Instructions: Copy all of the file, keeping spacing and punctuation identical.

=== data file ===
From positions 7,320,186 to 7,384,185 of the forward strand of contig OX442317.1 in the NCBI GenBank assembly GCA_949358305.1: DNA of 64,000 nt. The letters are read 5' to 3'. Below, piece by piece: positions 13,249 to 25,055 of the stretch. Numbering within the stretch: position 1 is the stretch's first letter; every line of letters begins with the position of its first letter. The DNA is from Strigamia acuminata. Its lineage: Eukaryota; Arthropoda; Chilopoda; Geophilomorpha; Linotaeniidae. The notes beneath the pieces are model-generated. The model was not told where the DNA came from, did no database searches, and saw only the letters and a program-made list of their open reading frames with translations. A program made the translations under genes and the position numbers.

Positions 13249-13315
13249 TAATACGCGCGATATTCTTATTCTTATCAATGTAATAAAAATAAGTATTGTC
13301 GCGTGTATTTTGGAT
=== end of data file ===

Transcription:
From positions 7,320,186 to 7,384,185 of the forward strand of contig OX442317.1 in the NCBI GenBank assembly GCA_949358305.1: DNA of 64,000 nt. The letters are read 5' to 3'. Below, piece by piece: positions 13,249 to 25,055 of the stretch. Numbering within the stretch: position 1 is the stretch's first letter; every line of letters begins with the position of its first letter. The DNA is from Strigamia acuminata. Its lineage: Eukaryota; Arthropoda; Chilopoda; Geophilomorpha; Linotaeniidae. The notes beneath the pieces are model-generated. The model was not told where the DNA came from, did no database searches, and saw only the letters and a program-made list of their open reading frames with translations. A program made the translations under genes and the position numbers.

Positions 13249-13315
13249 TAATACGCGCGATATTCTTATTCTTATCAATGTAATAAAAATAAGTATTGTC
13301 GCGTGTATTTTGGAT